“Only, we know that after Fortinbras takes over, there will be insurgencies, dynastic plots, other invasions, a claim by mainland Danes over island-dwelling Danes, or questions of where tax money is going. It is never ending. Fortinbras is only a temporary way-station.

“Existence is a seething, roiling cauldron and sometimes this bit of onion and carrot comes to the surface, and sometimes it is something else. It is never finished, there is no frame, no beginning, middle and end.”

“So, where does this leave poor Juliet?”

“Juliet?”

“Yes, where does this leave us all, we who are all bits of carrot. We who are married for 30 years, we who entered the field of contention, worked for our required decades and left the battlefield to become Nestors — or Poloniuses. All this washes over us and we see that, in fact, we have a frame. Existence may not have one, but I do. I am getting old. 67th birthdayI just turned 67 and I feel it. And I know that my Juliet will die, or I will go before her. We do have, in fact, a frame, a curtain that draws down and leaves us — as Homer says — in darkness.”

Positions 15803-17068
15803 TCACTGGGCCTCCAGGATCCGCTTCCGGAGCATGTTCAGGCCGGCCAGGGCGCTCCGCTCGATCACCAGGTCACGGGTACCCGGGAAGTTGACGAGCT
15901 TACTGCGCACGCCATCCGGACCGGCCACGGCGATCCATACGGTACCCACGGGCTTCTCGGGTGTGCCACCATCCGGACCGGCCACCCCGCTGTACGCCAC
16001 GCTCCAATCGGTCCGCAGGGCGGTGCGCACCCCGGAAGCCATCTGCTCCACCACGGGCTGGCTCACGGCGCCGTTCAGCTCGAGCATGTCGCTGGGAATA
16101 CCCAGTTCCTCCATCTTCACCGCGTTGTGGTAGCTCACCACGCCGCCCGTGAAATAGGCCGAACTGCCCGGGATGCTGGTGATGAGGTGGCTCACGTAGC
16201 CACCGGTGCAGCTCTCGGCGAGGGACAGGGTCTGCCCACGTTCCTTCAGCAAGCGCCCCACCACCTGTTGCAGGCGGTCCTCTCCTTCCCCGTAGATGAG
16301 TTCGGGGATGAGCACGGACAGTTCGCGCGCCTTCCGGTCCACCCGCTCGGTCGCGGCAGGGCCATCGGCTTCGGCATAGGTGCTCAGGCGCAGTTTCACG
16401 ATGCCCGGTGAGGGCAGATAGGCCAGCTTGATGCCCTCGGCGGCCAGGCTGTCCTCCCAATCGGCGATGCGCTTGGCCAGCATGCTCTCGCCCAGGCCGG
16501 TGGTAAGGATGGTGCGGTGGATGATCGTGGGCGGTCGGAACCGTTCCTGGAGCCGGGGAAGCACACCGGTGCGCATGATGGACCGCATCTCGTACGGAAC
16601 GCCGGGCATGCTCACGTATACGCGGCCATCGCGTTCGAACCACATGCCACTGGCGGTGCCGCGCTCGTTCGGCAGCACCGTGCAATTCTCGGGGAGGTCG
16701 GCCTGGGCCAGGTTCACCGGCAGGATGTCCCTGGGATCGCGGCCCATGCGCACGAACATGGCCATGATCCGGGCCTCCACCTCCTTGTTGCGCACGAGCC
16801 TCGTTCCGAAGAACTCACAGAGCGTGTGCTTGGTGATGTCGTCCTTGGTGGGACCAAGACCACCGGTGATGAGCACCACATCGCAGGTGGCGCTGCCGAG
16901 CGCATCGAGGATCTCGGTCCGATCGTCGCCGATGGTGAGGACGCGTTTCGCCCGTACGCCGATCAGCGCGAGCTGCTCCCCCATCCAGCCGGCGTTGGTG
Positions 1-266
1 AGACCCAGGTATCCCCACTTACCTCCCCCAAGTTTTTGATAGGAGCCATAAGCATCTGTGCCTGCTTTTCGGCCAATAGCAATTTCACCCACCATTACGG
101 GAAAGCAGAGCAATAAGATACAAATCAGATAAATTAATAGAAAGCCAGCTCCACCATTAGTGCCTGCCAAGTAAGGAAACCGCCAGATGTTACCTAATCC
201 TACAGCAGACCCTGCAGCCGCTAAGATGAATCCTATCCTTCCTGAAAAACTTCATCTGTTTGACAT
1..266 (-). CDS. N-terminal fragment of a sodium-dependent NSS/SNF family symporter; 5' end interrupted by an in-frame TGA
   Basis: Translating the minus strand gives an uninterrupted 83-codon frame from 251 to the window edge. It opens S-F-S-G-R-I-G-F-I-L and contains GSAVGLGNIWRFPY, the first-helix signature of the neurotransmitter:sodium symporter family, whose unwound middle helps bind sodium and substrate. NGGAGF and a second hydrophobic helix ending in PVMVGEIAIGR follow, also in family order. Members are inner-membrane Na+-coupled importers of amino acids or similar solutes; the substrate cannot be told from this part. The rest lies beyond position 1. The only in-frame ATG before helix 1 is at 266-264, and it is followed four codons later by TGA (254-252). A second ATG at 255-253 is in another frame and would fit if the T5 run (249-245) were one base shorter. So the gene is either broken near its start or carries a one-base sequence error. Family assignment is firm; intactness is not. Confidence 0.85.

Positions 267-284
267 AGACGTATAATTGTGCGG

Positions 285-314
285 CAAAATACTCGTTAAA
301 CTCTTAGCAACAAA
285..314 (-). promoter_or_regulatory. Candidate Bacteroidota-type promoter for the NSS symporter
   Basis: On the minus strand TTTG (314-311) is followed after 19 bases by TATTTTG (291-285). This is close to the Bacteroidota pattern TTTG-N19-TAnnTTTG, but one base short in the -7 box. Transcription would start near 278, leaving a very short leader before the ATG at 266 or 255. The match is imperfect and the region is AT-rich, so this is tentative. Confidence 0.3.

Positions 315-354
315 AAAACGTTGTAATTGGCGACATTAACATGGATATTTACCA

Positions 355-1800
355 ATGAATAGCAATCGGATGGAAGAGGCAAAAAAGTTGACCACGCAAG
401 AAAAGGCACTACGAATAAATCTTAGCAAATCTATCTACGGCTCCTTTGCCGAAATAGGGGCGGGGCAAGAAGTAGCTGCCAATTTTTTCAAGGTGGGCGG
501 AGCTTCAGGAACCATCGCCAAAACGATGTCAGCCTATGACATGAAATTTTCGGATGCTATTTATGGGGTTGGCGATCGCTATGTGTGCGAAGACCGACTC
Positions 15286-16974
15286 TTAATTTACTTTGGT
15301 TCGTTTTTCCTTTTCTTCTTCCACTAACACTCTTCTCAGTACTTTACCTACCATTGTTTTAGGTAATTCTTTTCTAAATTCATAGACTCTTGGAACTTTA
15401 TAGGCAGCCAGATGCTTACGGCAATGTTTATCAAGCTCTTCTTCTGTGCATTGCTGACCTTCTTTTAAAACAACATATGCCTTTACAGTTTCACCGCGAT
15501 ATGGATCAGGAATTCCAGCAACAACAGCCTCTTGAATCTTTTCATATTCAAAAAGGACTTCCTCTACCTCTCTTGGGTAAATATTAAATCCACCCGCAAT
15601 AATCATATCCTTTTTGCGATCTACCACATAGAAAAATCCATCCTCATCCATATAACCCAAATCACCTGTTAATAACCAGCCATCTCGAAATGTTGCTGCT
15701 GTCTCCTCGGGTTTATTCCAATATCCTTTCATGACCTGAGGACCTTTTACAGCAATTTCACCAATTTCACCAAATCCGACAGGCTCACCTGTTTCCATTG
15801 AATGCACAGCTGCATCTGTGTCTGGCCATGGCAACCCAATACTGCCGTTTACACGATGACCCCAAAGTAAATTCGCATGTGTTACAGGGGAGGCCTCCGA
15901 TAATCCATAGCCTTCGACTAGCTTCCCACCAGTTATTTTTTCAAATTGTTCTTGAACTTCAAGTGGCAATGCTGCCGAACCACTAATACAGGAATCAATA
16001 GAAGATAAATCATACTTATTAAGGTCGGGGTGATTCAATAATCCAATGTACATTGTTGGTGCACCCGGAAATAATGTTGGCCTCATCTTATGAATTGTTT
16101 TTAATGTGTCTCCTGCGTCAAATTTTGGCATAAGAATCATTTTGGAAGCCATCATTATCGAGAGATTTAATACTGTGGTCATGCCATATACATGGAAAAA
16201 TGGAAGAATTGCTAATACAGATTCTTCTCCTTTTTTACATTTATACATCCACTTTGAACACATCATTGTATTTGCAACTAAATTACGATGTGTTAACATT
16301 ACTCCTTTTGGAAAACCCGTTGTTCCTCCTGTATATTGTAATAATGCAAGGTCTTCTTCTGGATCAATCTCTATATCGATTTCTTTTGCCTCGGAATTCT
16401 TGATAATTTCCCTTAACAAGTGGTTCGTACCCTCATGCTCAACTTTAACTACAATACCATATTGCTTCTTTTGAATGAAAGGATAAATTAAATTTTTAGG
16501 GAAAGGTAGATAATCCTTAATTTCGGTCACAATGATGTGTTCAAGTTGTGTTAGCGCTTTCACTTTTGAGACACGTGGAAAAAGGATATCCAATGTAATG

“Exactly,” Stuart said, “and this is my point. Every one of us lives two very different lives. You can call them the external and internal lives. The first is the life in which we share the planet with 7 billion others. We are a tiny, insignificant cog in the giant machine. The second is the mythic life, the life we see ourselves as central to, in which we are the heroes of our own novels or movies, and everyone we know is a supporting actor. If we live only in the first life, we are crushed and spit out. But if we live only in the second life, we are solipsists. Sane people manage to balance the two lives. A beautiful counterpoint.